NAM neutrality was limited, often deceptive, and became obsolete with the fall of the Communist bloc in the late 1980s. The dilemma of what was then called the Third World — now, the Global South — was in the stance it should take toward Russia, the successor state to the Soviet Union that shared few of its traits and goals. Ideologically, the end of communism confused NAM: It didn't know what to do with itself.

That is until now, with an apparent resuscitation of its spirit in BRICS (formed in 2009). Yet the idea of equidistance ends there, as BRICS is led by Russia and communist China and increasingly a part of their open challenge to Western hegemony.

Its founders include Brazil, which has its own agenda, and India. Both states have adopted their own versions of neutrality in the Ukrainian crisis, first in 2014 when Russia annexed Crimea from Ukraine,then after its full-scale invasion of Ukraine in Feb. 2022.

So far, says Oliver Stuenkel, a professor at Brazil's Getulio Vargas Foundation, the two states have resisted Russia's systematic bid to use an explicitly anti-Western vocabulary in BRICS documents. This, he says, would explain the vague tone of the group's resolutions.

South Africa, the last member to join the group (in 2010), is a lesser power in terms of economy and political clout. But it symbolizes the worldwide spirit the group would come to embody.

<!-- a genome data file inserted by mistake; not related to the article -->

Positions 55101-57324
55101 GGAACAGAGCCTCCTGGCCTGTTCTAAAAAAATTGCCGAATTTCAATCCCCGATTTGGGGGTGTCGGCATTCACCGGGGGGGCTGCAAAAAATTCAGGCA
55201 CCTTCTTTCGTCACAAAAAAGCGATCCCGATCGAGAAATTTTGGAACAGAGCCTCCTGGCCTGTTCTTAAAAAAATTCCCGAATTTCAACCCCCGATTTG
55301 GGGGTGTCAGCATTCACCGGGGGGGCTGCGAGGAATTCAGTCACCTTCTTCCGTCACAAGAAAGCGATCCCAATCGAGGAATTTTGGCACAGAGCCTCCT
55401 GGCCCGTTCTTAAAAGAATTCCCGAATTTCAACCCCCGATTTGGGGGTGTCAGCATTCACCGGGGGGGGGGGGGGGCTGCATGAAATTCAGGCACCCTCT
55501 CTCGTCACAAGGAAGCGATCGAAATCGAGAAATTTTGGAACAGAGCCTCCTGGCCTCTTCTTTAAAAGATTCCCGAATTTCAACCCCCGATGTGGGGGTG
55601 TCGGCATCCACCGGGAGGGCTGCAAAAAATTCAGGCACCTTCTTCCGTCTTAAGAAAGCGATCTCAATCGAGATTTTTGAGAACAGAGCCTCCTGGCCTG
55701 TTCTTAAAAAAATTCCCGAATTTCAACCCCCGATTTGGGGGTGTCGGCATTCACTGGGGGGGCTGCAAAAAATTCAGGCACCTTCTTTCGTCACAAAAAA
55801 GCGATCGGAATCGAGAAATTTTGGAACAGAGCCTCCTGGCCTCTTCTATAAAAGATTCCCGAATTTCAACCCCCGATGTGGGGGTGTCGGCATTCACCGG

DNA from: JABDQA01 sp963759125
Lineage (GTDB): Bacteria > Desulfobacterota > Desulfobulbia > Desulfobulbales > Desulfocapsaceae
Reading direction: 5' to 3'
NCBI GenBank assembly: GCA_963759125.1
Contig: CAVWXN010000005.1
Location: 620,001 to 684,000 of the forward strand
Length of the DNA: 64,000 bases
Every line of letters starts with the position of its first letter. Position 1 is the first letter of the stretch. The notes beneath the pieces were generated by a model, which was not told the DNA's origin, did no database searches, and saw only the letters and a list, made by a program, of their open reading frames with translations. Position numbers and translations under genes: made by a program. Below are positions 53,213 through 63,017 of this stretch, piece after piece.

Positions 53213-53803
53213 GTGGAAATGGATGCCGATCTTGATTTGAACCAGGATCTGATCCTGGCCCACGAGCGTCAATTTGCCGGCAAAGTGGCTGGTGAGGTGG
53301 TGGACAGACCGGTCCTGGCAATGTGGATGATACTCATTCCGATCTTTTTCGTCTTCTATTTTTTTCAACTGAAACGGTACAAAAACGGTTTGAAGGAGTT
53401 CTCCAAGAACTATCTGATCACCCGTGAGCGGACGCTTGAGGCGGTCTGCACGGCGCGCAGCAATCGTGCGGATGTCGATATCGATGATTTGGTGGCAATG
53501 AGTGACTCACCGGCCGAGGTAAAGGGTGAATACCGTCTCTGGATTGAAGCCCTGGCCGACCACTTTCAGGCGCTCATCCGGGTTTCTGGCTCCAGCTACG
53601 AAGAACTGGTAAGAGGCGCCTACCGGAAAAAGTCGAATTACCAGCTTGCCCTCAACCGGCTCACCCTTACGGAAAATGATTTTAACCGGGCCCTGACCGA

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Roshanak Astaraki

Will Iran Reignite With The Anniversary Of Mahsa Amini's Death?

Iran's regime has tightened its grip on the population ahead of the September 16 one-year anniversary of the death that set off the country's biggest revolt of recent years.


Two weeks ahead of the anniversary of the killing of Mahsa Amini, the teen girl reportedly beaten to death in a Tehran police station for not abiding by dress codes, the Islamic Republic of Iran faces a complex situation. The chief concern is a possible renewal of protests, to mark Amini's death one year earlier on Sep. 16, 2022.

The anniversary arrives amid the unrelenting worsening of economic conditions and the consequent public discontent. The situation is fueling tensions among politicians.

Anticipating unrest, in recent weeks the regime has intensified its repression of activists and of grieving relatives of the victims of police violence during the protests. Iranian leaders have warned that they won't stand for any trouble.

The Intelligence Minster Ismail Khatib declared recently that "the enemy had plans" to revive the protests, urging for greater cohesion among the security forces and state media. Officials are keeping a particularly close eye on universities.

Iran's supreme leader, Ali Khamenei, had a similar warning when he addressed a gathering of Revolutionary Guards commanders: the "enemies" were relentlessly stoking trouble, "one day with elections as an excuse; another day it's fuel and another day, women."

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Mariam Claren

A Birthday Message For My Mother, An Innocent 69-Year-Old Held In Iranian Prison

For the third year in a row, Nahid Taghavi, a retired architect and German citizen, is in Tehran's brutal Evin Prison, where she has been mistreated after being wrongly convicted on trumped up charges as the Iranian regime exploits her foreign citizenship for money and influence.